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Soma Compound with Codeine (Carisoprodol / Aspirin / Codeine Phosphate) - Summary



(carisoprodol, aspirin and codeine phosphate, USP)
200 mg + aspirin 325 mg + codeine phosphate 16 mg.

INDICATIONS AND USAGE - ‘Soma’ Compound with Codeine is indicated as an adjunct to rest, physical therapy, and other measures for the relief of pain, muscle spasm, and limited mobility associated with acute, painful musculoskeletal conditions when the additional action of codeine is desired.

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Clinical Trials Related to Soma Compound with Codeine (Carisoprodol / Aspirin / Codeine)

Supplementation With Omega-3: Mechanism of Action [Suspended]
This is a trial of two marketed fish oil supplements, one with a high EPA: DHA ratio and the other with a high DHA: EPA ratio, to examine differential effects on platelet function, blood pressure, and fasting triglyceride levels.

Effects of Berries on Post-meal Blood Sugar [Completed]
The purpose of this study is to investigate whether berries are effective in lowering blood glucose and insulin responses to meals containing starch or sucrose.

Prevention of Radiation Pneumonitis After Three-dimensional Conformal Radiation Therapy (3D-CRT) in Patients With Non-small-cell Lung Cancer [Active, not recruiting]
The purpose of this study is to evaluate the interest of breath holding for the prevention of radiation pneumonitis following conformal radiation therapy. Eligible patients will be randomly assigned in a 2-arm trial to free breathing or breath holding during conformal radiation. The primary objective of the study is to establish the efficacy of breath holding, compared to free breathing, in the prevention of early pulmonary toxicity following conformal radiation. Several departments of radiotherapy, many pneumology units and two basic and applied research laboratories take part in this multicentric study. The number of patients required to demonstrate a reduction in radiation pneumonitis from 45 % to 22. 5 %, assuming an alpha risk of 5% in a two-sided test and 95% power, is 240 (120 per arm). With a planned accrual of 7 patients per month, it is estimated that the inclusion period should be approximately 3 years.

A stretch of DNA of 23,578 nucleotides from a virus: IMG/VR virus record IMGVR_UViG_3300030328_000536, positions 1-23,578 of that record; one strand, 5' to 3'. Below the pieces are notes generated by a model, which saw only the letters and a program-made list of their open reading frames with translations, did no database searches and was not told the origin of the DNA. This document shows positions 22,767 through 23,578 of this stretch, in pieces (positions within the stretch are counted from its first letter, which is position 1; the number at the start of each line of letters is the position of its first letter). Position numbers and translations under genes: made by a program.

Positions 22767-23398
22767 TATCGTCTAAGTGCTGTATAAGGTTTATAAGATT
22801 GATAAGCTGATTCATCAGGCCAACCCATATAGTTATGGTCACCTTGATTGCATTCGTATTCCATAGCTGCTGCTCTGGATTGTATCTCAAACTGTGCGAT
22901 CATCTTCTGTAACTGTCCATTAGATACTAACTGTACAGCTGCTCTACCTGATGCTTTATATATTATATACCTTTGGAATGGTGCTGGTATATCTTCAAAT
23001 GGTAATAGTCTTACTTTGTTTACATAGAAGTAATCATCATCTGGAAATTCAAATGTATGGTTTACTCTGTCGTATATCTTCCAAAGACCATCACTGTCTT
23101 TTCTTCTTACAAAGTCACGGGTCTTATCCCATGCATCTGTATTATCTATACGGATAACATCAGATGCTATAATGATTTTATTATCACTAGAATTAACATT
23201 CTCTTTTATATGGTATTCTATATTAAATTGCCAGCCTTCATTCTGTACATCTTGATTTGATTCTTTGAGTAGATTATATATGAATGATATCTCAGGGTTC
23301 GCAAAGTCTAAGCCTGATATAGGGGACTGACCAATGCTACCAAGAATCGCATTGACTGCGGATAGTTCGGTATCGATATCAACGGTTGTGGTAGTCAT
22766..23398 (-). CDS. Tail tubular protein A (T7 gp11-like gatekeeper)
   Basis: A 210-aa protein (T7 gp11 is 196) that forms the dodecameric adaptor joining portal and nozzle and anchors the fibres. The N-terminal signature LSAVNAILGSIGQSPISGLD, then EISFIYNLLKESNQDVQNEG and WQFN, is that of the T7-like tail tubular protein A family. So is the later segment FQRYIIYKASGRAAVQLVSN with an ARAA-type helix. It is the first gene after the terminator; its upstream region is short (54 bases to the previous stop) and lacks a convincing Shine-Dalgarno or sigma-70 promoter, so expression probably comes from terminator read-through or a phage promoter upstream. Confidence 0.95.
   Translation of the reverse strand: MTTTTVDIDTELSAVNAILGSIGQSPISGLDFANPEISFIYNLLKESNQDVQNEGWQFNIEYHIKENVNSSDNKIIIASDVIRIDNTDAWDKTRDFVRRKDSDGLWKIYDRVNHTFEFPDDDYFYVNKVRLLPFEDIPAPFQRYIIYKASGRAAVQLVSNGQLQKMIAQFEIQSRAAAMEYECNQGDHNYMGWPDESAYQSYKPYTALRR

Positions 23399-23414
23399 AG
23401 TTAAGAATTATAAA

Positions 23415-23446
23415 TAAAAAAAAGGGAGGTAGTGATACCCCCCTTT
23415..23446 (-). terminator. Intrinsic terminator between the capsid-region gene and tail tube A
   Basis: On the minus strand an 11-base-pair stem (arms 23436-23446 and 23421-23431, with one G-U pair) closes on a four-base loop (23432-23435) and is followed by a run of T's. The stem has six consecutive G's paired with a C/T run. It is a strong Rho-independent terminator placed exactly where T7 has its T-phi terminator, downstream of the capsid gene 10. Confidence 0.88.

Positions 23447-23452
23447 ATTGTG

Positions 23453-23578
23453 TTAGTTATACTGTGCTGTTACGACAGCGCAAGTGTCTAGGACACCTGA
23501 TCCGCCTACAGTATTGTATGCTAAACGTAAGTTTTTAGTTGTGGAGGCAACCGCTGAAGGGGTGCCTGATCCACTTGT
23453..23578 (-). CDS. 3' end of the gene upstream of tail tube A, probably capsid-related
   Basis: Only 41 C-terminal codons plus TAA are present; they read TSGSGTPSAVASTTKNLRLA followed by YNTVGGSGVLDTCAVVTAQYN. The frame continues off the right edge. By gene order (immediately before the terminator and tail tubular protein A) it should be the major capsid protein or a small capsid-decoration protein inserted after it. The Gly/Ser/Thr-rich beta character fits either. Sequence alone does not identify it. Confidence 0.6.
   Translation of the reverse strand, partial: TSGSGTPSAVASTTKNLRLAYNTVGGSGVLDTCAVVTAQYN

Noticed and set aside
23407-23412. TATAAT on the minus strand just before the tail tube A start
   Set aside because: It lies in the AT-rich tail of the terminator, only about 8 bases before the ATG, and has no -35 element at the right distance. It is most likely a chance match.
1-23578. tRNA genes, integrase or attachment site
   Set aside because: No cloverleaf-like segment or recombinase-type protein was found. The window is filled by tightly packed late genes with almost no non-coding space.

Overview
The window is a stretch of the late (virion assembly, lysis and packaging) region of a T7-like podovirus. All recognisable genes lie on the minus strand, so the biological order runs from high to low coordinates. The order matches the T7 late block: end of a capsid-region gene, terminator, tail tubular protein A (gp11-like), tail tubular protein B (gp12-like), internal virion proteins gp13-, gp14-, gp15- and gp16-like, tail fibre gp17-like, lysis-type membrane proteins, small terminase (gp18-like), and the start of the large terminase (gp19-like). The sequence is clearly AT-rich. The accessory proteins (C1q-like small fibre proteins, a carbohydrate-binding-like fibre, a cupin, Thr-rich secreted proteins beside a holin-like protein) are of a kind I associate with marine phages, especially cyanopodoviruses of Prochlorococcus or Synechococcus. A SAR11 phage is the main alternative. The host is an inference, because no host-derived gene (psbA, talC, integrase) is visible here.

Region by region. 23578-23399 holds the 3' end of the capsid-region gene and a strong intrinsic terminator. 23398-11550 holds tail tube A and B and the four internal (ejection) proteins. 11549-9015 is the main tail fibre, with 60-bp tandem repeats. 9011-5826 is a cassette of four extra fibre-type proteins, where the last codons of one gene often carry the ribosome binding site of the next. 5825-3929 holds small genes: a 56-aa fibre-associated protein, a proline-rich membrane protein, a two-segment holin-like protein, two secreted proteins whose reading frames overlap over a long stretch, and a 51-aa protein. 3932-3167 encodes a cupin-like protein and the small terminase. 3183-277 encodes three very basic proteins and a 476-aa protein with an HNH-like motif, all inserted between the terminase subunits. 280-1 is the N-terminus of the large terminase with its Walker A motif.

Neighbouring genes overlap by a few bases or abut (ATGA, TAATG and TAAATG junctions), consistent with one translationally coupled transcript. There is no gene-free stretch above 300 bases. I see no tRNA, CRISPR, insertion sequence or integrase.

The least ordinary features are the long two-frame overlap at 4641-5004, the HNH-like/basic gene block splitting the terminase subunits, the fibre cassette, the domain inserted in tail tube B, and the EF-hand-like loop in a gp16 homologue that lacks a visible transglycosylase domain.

Parotid-Sparing Intensity-Modulated Radiation Therapy Compared With Conventional Radiation Therapy in Treating Patients With Oropharyngeal or Hypopharyngeal Cancer Who Are at High Risk of Radiation-Induced Xerostomia [Active, not recruiting]
RATIONALE: Radiation therapy uses high-energy x-rays to damage tumor cells. Intensity-modulated radiation therapy delivers thin beams of radiation of different strengths directly to the tumor from many angles. This type of radiation therapy may reduce damage to the parotid (salivary) glands, prevent xerostomia (dry mouth), and improve quality of life. It is not yet known whether intensity-modulated radiation therapy is more effective than conventional radiation therapy in preventing xerostomia and improving quality of life in patients who have throat cancer. PURPOSE: This randomized phase III trial is studying intensity-modulated radiation therapy to see how well it works compared to conventional radiation therapy in treating patients with oropharyngeal or hypopharyngeal cancer who are at risk of developing xerostomia caused by radiation therapy.

Trial of Safety Nets In Hospitalized Patients [Completed]
This study compared standard hospital restraints to a newer safety net restraint system to compare them for acceptability, tolerance, duration of restrain, length of stay in the hospital, and satisfaction of MD, nurse, and relatives of patients.

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Page last updated: 2007-10-25

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